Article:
Better Treatment Recommendations Needed for Children
Current studies investigating treatment strategies for children with Sjögren’s syndrome have poor quality evidence for the development of clinical recommendations, a recent study has found.
As such, these children are still prescribed medication based on their doctors’ opinions, not on evidence-based treatment recommendations.
“Future research is required to guide treatment recommendations in this rare disease,” the researchers wrote.
The study, “Treatment strategies for Sjögren’s syndrome with childhood onset: a systematic review of the literature,” was published in the journal Rheumatology.
Sjögren’s syndrome is an autoimmune disorder that primarily affects the glands producing saliva and tears. The underlying cause of Sjögren’s is not fully known, which is one reason why current treatments focus on relieving symptoms and preventing long-term complications of the disease.
Although Sjögren’s syndrome mostly affects people older than 40, a few hundred cases of the disease have been reported in children. Yet, childhood-onset Sjögren’s is poorly characterized and, due to the scarcity of studies in children, treatment strategies follow those recommended for adults.
Recommendations to guide treatment in children and adolescents with Sjögren’s syndrome “are not available due to the rarity of disease and the paucity of research in this patient population,” the researchers wrote.
The team of researchers in the U.K. set out to investigate the medications used to treat childhood-onset Sjögren’s syndrome, as well as their efficacy, to determine if current studies could help develop treatment recommendations.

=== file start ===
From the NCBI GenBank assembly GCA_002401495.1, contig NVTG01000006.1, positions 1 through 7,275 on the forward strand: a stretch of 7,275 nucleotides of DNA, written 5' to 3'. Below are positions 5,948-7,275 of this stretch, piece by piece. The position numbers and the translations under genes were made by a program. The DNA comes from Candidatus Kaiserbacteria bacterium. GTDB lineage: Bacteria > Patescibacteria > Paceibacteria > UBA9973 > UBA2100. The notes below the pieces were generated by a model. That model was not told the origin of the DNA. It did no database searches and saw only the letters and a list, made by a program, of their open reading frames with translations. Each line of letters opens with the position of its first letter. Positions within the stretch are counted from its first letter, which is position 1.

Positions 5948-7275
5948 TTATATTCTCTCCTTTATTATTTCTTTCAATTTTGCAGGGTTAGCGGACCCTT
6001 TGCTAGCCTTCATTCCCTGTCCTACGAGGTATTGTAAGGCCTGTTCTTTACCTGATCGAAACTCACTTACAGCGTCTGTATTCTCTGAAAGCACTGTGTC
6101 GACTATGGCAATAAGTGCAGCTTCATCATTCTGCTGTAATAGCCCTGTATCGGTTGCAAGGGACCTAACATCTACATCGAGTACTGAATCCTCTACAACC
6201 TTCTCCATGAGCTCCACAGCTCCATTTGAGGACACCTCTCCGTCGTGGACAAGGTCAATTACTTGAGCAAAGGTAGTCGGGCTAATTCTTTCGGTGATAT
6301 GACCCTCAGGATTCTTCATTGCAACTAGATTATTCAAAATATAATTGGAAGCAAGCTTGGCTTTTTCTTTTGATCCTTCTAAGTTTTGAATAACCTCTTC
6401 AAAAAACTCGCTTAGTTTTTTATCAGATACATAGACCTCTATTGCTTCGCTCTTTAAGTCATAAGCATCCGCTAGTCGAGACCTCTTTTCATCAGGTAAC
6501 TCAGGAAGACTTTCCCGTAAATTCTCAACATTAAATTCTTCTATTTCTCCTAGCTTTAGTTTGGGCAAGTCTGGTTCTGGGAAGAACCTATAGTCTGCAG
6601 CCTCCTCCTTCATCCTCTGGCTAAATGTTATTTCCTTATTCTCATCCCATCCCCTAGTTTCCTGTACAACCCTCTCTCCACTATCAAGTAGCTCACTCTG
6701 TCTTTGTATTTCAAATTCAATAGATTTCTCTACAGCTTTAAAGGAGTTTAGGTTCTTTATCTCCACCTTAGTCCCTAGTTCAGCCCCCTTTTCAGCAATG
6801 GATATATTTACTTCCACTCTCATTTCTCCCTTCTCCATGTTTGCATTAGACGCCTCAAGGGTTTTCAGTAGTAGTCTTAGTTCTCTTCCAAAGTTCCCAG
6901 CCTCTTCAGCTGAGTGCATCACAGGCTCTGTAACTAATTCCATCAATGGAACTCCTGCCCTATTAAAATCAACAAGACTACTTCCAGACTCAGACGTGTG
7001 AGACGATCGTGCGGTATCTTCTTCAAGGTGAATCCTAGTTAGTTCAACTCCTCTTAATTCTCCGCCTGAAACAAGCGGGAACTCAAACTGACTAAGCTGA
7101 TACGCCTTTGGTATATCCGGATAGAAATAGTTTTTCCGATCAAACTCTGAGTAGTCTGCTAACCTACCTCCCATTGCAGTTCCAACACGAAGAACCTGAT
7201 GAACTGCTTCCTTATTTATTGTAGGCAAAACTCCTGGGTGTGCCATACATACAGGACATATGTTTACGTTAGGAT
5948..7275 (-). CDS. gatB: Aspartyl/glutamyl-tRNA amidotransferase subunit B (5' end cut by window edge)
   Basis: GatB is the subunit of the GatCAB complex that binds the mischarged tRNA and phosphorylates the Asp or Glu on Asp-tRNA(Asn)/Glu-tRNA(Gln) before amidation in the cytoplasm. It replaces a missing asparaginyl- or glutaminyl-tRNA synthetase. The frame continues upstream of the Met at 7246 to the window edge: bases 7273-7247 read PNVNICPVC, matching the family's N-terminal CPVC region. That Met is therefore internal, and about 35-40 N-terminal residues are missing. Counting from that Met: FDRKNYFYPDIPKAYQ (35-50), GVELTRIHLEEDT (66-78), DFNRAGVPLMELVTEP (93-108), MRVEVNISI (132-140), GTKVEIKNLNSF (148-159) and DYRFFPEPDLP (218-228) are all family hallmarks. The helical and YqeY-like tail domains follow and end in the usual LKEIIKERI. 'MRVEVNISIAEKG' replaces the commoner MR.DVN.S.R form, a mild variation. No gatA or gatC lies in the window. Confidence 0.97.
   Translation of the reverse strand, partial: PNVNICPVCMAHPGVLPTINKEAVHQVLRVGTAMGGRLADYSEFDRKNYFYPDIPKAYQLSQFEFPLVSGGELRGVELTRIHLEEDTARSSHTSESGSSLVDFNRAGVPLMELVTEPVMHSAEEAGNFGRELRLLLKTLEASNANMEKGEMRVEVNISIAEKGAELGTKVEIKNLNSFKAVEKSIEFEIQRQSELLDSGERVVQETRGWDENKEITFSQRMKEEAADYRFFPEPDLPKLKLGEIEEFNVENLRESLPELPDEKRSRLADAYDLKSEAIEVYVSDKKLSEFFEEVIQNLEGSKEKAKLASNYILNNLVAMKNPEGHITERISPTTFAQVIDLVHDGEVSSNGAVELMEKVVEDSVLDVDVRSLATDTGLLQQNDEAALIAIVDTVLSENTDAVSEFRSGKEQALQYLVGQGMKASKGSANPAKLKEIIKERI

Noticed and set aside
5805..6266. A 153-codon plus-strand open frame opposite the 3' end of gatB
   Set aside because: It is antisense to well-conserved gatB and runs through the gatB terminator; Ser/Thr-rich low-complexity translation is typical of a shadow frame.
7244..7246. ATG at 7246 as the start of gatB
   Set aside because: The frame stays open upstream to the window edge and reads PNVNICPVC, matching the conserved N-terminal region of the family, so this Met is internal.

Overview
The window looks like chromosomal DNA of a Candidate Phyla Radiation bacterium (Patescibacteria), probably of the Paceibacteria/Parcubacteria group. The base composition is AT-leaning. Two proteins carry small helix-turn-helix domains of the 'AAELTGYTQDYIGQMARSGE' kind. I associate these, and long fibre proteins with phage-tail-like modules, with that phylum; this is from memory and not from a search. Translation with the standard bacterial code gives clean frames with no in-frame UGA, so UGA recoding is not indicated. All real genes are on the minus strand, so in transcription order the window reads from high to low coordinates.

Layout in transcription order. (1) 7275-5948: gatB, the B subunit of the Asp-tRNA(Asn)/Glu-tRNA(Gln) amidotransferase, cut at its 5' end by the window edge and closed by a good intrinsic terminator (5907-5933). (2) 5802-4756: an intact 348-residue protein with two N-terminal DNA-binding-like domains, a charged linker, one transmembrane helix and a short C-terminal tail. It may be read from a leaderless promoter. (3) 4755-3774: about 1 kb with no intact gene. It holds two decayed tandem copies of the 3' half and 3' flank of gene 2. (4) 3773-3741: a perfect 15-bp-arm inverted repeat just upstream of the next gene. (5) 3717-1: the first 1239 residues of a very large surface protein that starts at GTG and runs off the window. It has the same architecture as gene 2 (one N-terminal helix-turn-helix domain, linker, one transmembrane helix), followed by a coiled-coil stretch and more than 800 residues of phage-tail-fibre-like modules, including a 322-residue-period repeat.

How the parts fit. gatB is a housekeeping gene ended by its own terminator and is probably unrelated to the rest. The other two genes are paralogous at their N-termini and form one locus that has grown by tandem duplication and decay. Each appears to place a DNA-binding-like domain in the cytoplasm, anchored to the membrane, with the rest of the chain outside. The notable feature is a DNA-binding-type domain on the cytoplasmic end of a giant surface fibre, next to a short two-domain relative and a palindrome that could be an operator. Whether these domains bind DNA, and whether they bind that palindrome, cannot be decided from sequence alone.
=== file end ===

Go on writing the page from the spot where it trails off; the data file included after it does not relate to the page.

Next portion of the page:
A search through available medical literature identified 43 studies (34 case reports, eight case series, and one pilot study) describing pharmacological treatment in people with childhood-onset Sjögren’s syndrome.
In total, the studies had data 137 patients, 88% of whom were female and whose ages ranged from 2.6 to 17 years.
Overall, disease-modifying anti-rheumatic drugs (DMARDs), a class of medicines commonly used to treat inflammatory arthritis and other related diseases, were prescribed to 62% of all children.
The most commonly used was hydroxychloroquine — a medication better known for preventing and treating malaria — which was prescribed to 34% of children. The most common symptoms for which it was used were swelling of the parotid gland (a gland that produces saliva), joint pain, and kidney problems.
The response to hydroxychloroquine treatment was favorable in 18 of 46 children, but since this therapy often was used in combination with other medications, it was hard to link any benefits to hydroxychloroquine alone.
A biological DMARD, rituximab, was indicated mainly for mucosa-associated lymphoid tissue lymphoma and complications related to the kidneys or the nervous system. It also seemed effective at controlling the psychiatric symptoms of the condition.
Additional DMARD medications included azathioprine, mycophenolate mofetil, cyclosporine A, cyclophosphamide, and sulfasalazine, which were prescribed for a number of overlapping symptoms. A small subset of patients also received topical treatments for oral dryness and eye symptoms.
About half of the patients (52%), many of whom had severe symptoms, received corticosteroids for various clinical indications. In most cases, corticosteroids were administered in combination with additional immunosuppressive medications. In general, corticosteroids were found to result in clinical improvements.
Based on the available data, the researchers concluded “therapeutic decisions are based on clinicians’ expertise and preference.”
Moreover, because there are no validated measures of disease activity, “the response to treatment was entirely assessed based on clinician opinion,” the researchers added.
Despite the lack of ground evidence, damage to various organs in the body “is likely to respond to a combination of strong immunosuppression and high steroid doses,” the researchers wrote, adding that children should be included in future clinical trials “before good evidence-based treatment recommendations for this patient population can be made.”